Wednesday, March 12, 2008

De Erroribus Zooarchaeologicis

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That there is the famous Lion Gate, which was built around 1300 B.C. and provided entrance to the ancient city of Mycenae. Your assignment, this afternoon, is to identify correctly the animals portrayed above the Lion Gate (hint: there's a clue in the name of the gate). Ready? Begin!!

* stares at ceiling *

* examines claws *

* reads People magazine *

Ok, pencils down!! Now, to the tricky matter of grading. If you answered that the animals portrayed above the Lion Gate are:

Panthera Leo, as featured on the Lion Gate at Mycenae

...then "Hooray" for you, and you win a prize:

If, however, you are of the same school of "thought" as one of my poor first-year mythology students, and therefore contrived the notion that those animals are:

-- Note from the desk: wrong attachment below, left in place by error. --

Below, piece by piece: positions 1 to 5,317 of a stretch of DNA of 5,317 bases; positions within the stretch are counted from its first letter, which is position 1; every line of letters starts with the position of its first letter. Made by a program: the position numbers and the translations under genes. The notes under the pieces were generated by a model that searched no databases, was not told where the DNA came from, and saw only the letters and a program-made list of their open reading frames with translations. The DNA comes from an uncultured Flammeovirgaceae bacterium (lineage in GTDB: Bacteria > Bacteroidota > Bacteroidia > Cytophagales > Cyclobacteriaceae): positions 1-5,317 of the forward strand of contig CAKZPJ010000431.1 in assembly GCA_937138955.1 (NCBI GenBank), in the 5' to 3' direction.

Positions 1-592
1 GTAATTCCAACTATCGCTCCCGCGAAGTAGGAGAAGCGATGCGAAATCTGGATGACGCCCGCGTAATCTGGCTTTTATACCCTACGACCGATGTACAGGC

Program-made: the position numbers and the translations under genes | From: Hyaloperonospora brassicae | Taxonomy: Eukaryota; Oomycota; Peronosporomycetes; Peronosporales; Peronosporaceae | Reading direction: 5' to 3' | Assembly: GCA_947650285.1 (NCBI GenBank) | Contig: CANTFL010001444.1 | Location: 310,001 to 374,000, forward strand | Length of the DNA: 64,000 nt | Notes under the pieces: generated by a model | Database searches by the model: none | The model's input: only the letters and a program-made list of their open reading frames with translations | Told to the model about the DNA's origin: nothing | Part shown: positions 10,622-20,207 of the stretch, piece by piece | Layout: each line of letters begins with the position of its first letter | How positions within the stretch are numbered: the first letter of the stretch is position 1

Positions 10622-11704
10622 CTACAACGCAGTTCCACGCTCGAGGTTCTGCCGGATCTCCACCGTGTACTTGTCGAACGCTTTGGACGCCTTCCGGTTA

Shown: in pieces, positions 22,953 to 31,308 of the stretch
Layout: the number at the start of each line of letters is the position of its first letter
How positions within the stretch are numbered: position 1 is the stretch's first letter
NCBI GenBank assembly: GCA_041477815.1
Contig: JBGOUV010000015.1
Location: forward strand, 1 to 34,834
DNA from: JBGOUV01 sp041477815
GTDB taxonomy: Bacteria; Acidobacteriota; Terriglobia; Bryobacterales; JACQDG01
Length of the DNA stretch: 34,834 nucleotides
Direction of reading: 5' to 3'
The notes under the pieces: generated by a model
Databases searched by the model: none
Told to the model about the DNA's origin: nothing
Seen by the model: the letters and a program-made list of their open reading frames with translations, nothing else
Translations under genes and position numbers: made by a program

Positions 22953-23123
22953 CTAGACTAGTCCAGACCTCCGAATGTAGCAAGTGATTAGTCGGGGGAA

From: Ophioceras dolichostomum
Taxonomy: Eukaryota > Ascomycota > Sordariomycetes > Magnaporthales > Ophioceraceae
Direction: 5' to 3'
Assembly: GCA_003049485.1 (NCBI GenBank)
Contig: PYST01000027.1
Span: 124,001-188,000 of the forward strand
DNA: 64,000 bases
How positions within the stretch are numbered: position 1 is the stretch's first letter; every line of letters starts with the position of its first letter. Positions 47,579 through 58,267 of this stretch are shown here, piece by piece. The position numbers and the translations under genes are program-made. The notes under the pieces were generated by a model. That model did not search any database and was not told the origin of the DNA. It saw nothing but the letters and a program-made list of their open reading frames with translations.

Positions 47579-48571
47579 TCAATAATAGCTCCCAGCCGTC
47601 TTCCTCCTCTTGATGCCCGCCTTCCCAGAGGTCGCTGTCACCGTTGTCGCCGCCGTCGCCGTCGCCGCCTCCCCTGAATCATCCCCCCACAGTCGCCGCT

Meles Meles, as not featured on the Lion Gate at Mycenae

...well, in that case:


Chorus said...

Oh my.

'Scuse me whilst I have blizzard hysteria.

Crimson Rambler said...


Stealthy Dachshund said...

Now I'm going to go home and construct a badger gate.

The Melespylae?

Chunklets said...

Oddly, there's no actual Ancient Greek word for "badger" (which proved problematic when they tried to translate Harry Potter into A.G.). The nearest equivalent is "galea," which referred to any sort of medium-sized furry animal. So I suppose what you would end up with would be "galeapylos" for "Badgergate"!